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Saturday, November 3, 2012
Front-running has its privileges

By Gary West
Special to ESPN.com

ARCADIA, Calif. -- Wise Dan crowned himself Horse of the Year, which, of course, is how it should be done -- with a victory on the racetrack. Beyond that, though, some confusion remains, even though the Breeders' Cup once again proved itself to be horse racing's championship event.

Groupie Doll set the championship tone Saturday at Santa Anita, giving rivals the old reel-and-toss, as only she can, in one overwhelming move. She reeled them in, surging and sweeping four-wide at the leaders, and then tossed them aside, grabbing the lead and spurting clear on her way to an easy 4½-length victory in the $1 million Filly And Mare Sprint. It was her fifth consecutive dominant victory. Most of all, it was a championship performance by an unimpeachable champion in an event that's billed, according to the banner hanging at the main entrance to the racetrack, as the World Thoroughbred Championships.

And these Breeders' Cup races indeed decided many championships. With victories here, Royal Delta confirmed herself to be the champion older mare, and Shanghai Bobby didn't wait for the voters but named himself the champion 2-year-old colt, and Trinniberg almost certainly became the champion sprinter. But Groupie Doll, while setting the tone, also provided a striking contrast. She rallied from sixth and raced four-wide on a surface that resolutely favored speed.

Speedsters had an advantage for this Breeders' Cup. It was as if they woke up finding themselves on second base and thought they had hit a double. On Friday, Royal Delta led throughout to win the Ladies' Classic, and Beholder led throughout to win the Juvenile Fillies.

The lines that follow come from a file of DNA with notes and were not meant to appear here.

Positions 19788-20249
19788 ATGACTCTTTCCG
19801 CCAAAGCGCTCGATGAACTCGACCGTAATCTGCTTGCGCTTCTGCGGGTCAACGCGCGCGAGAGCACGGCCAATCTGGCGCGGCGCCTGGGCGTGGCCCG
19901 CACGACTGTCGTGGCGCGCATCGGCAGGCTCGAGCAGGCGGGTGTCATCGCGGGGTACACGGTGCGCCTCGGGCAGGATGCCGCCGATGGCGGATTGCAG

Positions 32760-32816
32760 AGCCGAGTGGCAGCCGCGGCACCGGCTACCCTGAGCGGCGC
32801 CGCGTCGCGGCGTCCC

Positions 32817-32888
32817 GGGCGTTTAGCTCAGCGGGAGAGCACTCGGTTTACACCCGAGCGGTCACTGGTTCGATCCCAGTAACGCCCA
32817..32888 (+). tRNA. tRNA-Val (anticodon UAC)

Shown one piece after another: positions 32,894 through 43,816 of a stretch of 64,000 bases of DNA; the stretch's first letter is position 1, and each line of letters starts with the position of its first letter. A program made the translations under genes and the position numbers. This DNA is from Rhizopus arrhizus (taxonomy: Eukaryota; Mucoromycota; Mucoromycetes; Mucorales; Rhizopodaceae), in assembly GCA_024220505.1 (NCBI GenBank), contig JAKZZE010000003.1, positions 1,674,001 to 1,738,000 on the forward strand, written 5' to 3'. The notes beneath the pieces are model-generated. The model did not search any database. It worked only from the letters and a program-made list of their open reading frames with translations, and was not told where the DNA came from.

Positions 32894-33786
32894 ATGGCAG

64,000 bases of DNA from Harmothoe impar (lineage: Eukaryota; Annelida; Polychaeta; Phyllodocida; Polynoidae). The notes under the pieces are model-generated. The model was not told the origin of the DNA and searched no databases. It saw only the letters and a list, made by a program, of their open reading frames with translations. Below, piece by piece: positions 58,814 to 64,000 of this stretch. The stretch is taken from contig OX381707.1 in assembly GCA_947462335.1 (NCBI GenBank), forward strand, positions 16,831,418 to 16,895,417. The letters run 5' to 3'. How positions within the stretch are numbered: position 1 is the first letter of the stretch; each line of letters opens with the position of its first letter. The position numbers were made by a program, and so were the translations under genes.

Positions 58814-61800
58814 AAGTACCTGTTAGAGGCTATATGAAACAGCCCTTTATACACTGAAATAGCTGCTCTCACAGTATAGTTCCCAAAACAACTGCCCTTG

On Saturday, Shanghai Bobby closely stalked the leader, took control before completing three-quarters and won the Juvenile by a head. Trinniberg disputed the pace from the start, assumed the lead at the top of the stretch and won the Sprint by three-quarters of a length over The Lumber Guy.

And so it went: speed, speed, speed. Late runners not named Groupie Doll had about as much chance as a marshmallow at a Boy Scout campout. From the very start of the Dirt Mile, Tapizar argued for the lead. After gaining the advantage, he never even felt the threat of the late-charging Rail Trip, who finished more than two lengths back.

The culmination of this front-running speedfest came in the $5 million Classic, the richest race in North America, where Fort Larned and Mucho Macho Man danced a pas de deux around the track, running one-two for the entire 1¼ miles. In the stretch, Mucho Macho Man angled out to challenge, but he couldn't get by the leader, just as nobody could get by Royal Delta or Beholder or Trinniberg or Tapizar or Shanghai Bobby in Santa Anita's leader-loving stretch. Meanwhile, on a speed-biased surface that unabashedly bestowed riches and glory on the early leaders, the 6-5 Classic favorite, Game On Dude, who could have nailed down Horse of the Year with a victory, was rated into oblivion and finished seventh.

But at least the Horse of the Year didn't stake a claim to the golden Eclipse Award with the aid of a speed bias. Wise Dan stalked the pace Saturday and then drew clear in the stretch to win the Mile, setting a record on the Santa Anita turf with a clocking of 1:31.78. Animal Kingdom rallied strongly to be second, and Obviously, the early leader, held on for third. Excelebration, who came here rated among the best in Europe, finished fourth.

It was the fifth victory of the year for Wise Dan. Unbeaten in four stakes on turf, he also won the Ben Ali Stakes on Keeneland's synthetic surface and finished second, despite a troubled trip, in the Stephen Foster at Churchill Downs.

But while the Breeders' Cup settled many championship questions, it probably tossed some Eclipse voters into a vat of boiling cognitive dissonance. Who's the turf champion? Little Mike, who won the Breeders' Cup Turf? Or Point Of Entry, who ran second Saturday but who had beaten Little Mike in their prior meeting and had won four consecutive stakes? Or is Wise Dan the turf champion? And who's the champion older horse? Classic winner Fort Larned or Wise Dan? And could Wise Dan be Horse of the Year without being a divisional champion? And who's the champion 2-year-old filly, Beholder or Executiveprivilege?

Championship questions are so much easier when Groupie Doll is involved.